We are doing a rotating watch schedule, so that each of us has the deepest darkest night shift (me tonight) only once every third night. I actually love to be ON more than off, since I have not yet reached the point of fatigue to sleep very well when off watch. I just try to close my eyes, breathe, stretch & relax, but actual sleep has been no more than 2 hours at a time so far. I\’ve tried a couple different sleep medications but they don\’t conk me out. My brain will eventually get tired enough that it will finally give it up. I am just much more sensitive to the boat\’s motion & noises than the guys.
I am borderline seasick every time I read or write more than 15 minutes so I don\’t get very far with email. Taking the stugeron helps, but trying to use the computer pushes me over the edge. If I don\’t try to read or write I am fine.

Today Day #3 the gennaker sail tore. This is the in-between sized sail, smaller than the spinnaker and larger than our genoa. It is made out of Kevlar which we were told was strong enough to fly in up to 40 knots of wind. We only had 15-20 knots of wind, going along great when the tear was noticed. Bummer. This is a sail we plan to use much of the time for this passage. We rolled it up, put out the smaller genoa to keep us moving & dragged the huge sail into the cockpit / house. Scott went down the stairs in our hallway & I stayed up in the salon. We use all our might to unroll it in this awkward space. We can\’t do it outside because the wind would have if flapping out of control all over the place. Stolnitz & Stolnitz Mobile Sail Repair persevere & are able to patch the 8 inch horizontal rip with \”sticky back tape\”. Scott then hand stitches the stress points to make sure it is really secure. Meanwhile, the wind & sea conditions are such that we are going almost as fast in the right direction with the genoa, so we leave the repaired gennaker stuffed under the cockpit table overnight. As I write, the wind is lessening & in the morning we are surely going to want to hoist the gennaker. Even if we go to the spinnaker we need to hoist the gennaker in order to roll it up neatly for stowage.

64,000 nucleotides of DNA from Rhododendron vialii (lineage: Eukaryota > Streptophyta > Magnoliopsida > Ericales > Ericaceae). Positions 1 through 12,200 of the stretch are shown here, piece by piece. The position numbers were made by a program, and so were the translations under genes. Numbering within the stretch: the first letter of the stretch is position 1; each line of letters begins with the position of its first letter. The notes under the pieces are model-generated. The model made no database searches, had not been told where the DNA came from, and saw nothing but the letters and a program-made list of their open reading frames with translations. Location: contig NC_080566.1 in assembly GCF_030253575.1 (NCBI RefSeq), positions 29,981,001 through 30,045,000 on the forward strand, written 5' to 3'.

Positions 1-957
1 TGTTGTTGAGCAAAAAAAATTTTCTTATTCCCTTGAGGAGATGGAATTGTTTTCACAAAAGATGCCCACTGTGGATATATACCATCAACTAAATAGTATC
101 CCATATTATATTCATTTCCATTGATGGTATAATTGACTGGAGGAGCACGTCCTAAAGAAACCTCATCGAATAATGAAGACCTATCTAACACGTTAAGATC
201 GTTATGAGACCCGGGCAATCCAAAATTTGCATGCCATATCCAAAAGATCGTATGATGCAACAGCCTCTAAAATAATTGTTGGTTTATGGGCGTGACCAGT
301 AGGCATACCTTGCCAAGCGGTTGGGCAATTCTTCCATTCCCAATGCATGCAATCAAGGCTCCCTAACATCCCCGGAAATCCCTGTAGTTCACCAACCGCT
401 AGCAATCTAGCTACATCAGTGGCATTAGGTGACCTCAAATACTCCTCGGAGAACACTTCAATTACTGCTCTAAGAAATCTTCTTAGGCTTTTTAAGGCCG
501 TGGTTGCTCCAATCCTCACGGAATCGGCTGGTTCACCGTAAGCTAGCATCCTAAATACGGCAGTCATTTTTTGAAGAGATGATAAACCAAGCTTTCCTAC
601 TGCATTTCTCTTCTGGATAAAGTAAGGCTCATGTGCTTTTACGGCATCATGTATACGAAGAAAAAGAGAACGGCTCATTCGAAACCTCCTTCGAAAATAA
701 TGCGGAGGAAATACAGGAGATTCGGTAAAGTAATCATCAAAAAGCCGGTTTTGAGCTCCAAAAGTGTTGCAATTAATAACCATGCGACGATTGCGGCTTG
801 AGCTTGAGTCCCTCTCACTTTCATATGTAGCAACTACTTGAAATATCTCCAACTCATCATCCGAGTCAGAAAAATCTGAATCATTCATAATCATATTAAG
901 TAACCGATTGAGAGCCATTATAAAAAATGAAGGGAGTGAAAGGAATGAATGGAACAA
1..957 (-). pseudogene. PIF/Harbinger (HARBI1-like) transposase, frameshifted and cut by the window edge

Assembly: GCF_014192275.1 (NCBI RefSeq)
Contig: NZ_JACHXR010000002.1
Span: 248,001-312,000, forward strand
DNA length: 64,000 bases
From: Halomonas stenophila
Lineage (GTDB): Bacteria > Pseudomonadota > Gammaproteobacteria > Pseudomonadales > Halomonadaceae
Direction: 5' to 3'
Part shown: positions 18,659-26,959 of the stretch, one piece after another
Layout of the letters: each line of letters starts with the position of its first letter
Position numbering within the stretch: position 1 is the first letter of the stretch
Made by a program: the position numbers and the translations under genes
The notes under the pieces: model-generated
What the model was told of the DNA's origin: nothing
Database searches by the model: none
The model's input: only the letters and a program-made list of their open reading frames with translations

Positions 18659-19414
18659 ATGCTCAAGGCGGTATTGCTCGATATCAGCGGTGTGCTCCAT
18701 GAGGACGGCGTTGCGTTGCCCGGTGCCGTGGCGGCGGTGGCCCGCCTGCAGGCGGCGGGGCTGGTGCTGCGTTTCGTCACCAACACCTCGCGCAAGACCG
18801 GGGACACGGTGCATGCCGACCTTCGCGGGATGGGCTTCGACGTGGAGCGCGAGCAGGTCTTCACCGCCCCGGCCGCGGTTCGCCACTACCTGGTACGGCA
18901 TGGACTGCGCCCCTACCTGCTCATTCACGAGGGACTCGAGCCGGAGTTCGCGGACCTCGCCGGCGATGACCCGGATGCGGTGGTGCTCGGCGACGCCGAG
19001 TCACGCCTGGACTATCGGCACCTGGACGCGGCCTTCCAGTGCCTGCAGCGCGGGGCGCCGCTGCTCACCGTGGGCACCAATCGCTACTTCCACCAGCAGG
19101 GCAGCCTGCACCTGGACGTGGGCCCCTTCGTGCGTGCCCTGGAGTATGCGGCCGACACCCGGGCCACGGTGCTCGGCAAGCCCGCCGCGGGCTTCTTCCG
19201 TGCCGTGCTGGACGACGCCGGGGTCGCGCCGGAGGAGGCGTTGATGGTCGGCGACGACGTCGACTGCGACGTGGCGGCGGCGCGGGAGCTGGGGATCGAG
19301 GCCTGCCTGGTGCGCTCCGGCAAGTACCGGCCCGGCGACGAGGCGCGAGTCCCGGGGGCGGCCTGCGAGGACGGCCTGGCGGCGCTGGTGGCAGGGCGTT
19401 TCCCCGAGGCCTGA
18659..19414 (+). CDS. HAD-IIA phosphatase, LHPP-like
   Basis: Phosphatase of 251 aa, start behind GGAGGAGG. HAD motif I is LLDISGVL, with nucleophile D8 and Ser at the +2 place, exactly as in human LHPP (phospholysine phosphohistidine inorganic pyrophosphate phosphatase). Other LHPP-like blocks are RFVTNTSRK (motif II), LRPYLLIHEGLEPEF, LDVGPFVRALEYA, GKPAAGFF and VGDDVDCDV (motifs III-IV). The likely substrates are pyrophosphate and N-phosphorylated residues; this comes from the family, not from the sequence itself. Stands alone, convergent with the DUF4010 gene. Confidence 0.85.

Overall things are going just great. We are making good speed & the boat is pretty comfortable. We hope the swell will shift to be more behind us, right now it is still a bit to our left side (sailors call this a \”beam sea\”). The boat rocks more left & right when we have a beam sea. When the swell is behind us, we actually surf down the waves which is really fun, fast and more comfortable.

We are eating well. Cooking & cleaning up afterwards keeps me busy. I was glad I cooked that batch of chicken mole ahead, because it was \”boisterous\” at dinner time tonight & I didn\’t feel like using the stove while getting tossed around the galley. I just steamed some broccoli to go with the chicken & rice dish so it was an easy meal. Every other morning we have eggs or cereal. Thanks to Alberta for sending the thermometer with Mike, my first batch of yogurt using it came out the best ever. Tonight I am brewing a second batch with my own yogurt as the starter (vs store bought plain yogurt). If I can keep it going with my own starter, I will always be able to make fresh yogurt. YUM!
We are still eating the frozen bread & we\’ve been pretty busy with all the above, but we are looking forward to Mike baking bread soon.

Our third day, we set our \”record\” for a daily run�….231 miles!

Scott & Cindy